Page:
My Own Admission
Introduction by Barbara Antlitz
For this month’s LGBTQ+ Young Adult (YA) Column we meet Hannah Snader, a student at Indian River High School (IRHS). Hannah will be going to Delaware Technical and Community College, Dover campus under the SEEDS (Student Excellence Equals Degree) program and then will be transferring to University of Delaware majoring in astronomy with a possible minor in graphic design. I first met Hannah on my visit to Indian River High School GSA (Gay Straight Alliance). She and another student greeted me with her kind and confident smile. Her smile is contagious. Hannah is currently the president of the GSA; Ms. Jenna Sinnamon is the GSA advisor. There are an estimated 35-40 IRHS GSA members.
My family is incredibly close, closer than those of a lot my friends and their extended family, I’m sure. We’re a very tight-knit group of people, always talking, always together. We talk, laugh, and argue. I’ve disagreed with my family on many things, we’ve fought, and argued, and been in conflict. But, I’ve never fought with anyone more than my father. We are both stubborn by nature; one never wanted to yield to the other. We have never ever had the perfect relationship, and for the last couple years it was rocky, even. After years of almost resistance from myself, we’re slowly building a better bond.
When I was young, from elementary to middle school, I thought the person I was closest to in my life was my father. And until recently when, I realized that wasn’t really the case; we weren’t distant, but there was always some kind of barrier between us that I couldn’t even see or sense. When I was around 12 years old, I found out something about myself that I knew my dad would disapprove of: I was attracted to girls. I was so scared of myself and of my own father and I hid from him and everyone I was close to, I prayed that I wasn’t gay. And I know that’s not uncommon at all looking back but I felt so alone, I didn’t know anyone else like me. It was a very dark part of my life and I lived the next almost three years hiding because of something I couldn’t control.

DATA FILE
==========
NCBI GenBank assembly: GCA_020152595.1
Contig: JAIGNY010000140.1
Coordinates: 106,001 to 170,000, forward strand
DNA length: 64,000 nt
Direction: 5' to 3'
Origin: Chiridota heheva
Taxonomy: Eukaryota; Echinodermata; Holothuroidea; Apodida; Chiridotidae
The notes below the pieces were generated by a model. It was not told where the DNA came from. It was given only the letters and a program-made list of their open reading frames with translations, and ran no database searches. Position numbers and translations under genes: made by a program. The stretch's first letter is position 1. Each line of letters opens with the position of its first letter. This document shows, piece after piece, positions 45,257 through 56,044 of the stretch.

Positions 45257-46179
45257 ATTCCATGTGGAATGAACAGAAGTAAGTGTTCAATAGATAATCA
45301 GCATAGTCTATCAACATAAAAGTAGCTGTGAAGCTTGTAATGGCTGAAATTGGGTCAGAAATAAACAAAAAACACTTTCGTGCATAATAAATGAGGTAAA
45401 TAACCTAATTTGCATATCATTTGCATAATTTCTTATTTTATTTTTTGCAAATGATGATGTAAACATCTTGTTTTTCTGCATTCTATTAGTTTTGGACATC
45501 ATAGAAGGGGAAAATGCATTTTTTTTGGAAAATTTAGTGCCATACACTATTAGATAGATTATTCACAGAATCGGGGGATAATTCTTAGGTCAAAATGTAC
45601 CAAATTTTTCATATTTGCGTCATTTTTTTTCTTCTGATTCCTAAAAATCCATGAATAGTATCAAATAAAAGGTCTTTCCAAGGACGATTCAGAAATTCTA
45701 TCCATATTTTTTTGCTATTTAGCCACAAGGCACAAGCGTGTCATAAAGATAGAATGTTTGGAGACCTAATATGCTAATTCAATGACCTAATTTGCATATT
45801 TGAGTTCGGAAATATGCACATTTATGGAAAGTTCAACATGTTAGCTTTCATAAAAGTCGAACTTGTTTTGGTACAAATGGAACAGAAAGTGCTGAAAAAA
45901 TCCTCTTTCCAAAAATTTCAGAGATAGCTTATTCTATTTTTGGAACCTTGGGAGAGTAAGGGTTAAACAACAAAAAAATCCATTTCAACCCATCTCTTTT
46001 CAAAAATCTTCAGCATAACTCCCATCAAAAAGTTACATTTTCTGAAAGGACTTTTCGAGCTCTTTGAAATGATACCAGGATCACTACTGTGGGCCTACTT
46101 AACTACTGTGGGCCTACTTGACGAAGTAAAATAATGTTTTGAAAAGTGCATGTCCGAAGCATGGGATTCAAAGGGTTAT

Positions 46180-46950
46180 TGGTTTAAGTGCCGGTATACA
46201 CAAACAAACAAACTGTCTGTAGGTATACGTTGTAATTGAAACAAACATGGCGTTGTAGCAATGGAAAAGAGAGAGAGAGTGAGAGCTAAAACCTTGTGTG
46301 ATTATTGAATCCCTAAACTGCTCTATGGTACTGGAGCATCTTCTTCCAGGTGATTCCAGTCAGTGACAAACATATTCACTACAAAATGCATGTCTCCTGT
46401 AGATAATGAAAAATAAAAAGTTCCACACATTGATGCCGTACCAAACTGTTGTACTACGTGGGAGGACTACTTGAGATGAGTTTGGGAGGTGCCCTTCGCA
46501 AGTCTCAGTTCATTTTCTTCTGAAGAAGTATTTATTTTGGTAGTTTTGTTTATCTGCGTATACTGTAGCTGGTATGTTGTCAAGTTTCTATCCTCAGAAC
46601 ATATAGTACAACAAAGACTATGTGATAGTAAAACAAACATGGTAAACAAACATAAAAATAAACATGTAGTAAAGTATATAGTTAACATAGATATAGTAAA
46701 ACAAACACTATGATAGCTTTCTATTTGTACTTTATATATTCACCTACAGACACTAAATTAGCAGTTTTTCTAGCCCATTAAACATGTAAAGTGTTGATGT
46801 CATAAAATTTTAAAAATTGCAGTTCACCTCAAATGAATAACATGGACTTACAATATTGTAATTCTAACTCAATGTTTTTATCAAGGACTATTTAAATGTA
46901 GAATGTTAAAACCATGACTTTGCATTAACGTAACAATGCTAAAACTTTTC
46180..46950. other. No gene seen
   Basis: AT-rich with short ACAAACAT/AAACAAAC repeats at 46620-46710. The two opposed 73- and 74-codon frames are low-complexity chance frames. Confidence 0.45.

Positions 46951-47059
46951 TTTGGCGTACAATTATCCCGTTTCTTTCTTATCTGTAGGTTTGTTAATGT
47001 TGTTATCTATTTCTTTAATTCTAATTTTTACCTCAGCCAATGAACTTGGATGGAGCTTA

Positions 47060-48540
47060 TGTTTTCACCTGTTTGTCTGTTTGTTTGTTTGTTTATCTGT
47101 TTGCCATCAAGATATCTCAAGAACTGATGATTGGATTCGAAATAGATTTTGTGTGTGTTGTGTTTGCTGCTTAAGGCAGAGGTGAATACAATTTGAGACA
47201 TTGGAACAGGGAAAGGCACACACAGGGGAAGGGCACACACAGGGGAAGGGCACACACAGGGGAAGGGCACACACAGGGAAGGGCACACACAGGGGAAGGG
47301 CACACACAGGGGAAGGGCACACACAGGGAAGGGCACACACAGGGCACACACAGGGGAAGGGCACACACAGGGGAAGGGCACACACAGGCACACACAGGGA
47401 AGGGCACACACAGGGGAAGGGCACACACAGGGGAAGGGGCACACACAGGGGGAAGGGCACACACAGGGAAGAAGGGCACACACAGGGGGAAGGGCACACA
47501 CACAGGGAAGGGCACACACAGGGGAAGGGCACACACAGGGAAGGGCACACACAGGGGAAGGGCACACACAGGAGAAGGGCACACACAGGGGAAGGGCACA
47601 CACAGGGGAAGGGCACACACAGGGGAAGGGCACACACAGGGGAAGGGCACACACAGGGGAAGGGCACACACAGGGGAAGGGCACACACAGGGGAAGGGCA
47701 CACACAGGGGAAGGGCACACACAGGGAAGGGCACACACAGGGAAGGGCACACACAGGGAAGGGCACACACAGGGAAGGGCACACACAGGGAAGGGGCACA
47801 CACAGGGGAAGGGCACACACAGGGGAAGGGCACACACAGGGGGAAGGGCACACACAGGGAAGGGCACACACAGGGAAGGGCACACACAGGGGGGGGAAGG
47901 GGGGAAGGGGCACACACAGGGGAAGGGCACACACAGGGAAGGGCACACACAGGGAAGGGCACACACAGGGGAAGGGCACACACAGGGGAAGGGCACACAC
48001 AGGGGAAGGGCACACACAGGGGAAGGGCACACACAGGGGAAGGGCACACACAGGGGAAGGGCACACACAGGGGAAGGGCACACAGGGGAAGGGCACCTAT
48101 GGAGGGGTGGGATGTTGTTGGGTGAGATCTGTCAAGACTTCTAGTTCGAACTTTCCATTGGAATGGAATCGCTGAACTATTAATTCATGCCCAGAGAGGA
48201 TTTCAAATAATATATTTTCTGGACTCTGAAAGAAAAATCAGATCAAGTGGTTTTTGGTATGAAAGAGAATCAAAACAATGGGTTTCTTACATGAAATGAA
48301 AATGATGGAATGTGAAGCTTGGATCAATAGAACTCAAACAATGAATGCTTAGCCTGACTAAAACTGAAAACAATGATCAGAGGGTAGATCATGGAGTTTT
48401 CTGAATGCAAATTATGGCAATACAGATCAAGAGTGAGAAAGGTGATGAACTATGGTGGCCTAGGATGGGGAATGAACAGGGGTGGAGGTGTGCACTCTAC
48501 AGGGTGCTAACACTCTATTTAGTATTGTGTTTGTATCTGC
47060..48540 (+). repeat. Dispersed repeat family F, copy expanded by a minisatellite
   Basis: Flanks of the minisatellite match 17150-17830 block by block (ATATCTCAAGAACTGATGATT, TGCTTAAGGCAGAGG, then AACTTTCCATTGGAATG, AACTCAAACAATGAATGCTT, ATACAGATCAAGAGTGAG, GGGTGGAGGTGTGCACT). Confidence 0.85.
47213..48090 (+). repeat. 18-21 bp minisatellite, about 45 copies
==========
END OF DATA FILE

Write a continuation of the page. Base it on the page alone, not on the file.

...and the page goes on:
The first member of my family that I came out to was my Uncle Richie, my dad’s brother. He was someone I could talk to and not feel like I was going to get looked down on or lectured on for what I had said. He understood my feelings and didn’t belittle me for them. I told him at the Ocean City Convention Center on Saturday, January 7, and when I did, I said it in the smallest voice imaginable because despite his open mind I was still terrified of a reaction of hate. But what he gave me in return was love and acceptance and respect. I knew after I came out to him that sooner rather than later it would be my dad’s turn.
I came out to my entire family a few months later, I planned it a week in advance and told all my friends, my logic being if I tell them I’ll come out to my parents over the weekend, I can’t chicken out. I had to do it. Not going into much detail, my father’s reaction was not that of my uncle. He was upset, confused, and in a way, uninterested. He broke my heart and told me everything I knew I would hear and I couldn’t look at him or hold a real conversation with him for months. I wouldn’t tell him when I went on dates or things going on in my life. He saw it as a problem so that’s how we treated it. We didn’t talk about it and pretended there was no tension. We didn’t start seeing eye to eye and understanding each other until almost six months later. He started opening up to me and I started telling him about my life again.
It’s progress, and we’re still figuring each other out day by day but I wouldn’t change how anything happened. I genuinely think our relationship will grow to be stronger than ever and it made me into a stronger person. I found my own validity when I couldn’t find it from the person I love most. I’m not grown yet, I’ve barely lived at all, but living in the shadows has aged me deeply and finally living in my own light has made the future look a whole lot more worth it than it did before. ▼
Barbara is CAMP Rehoboth’s Youth Coordinator, working with GSAs in middle and high schools in Sussex and Kent Counties, and with other groups supporting LGBTQ+ youth.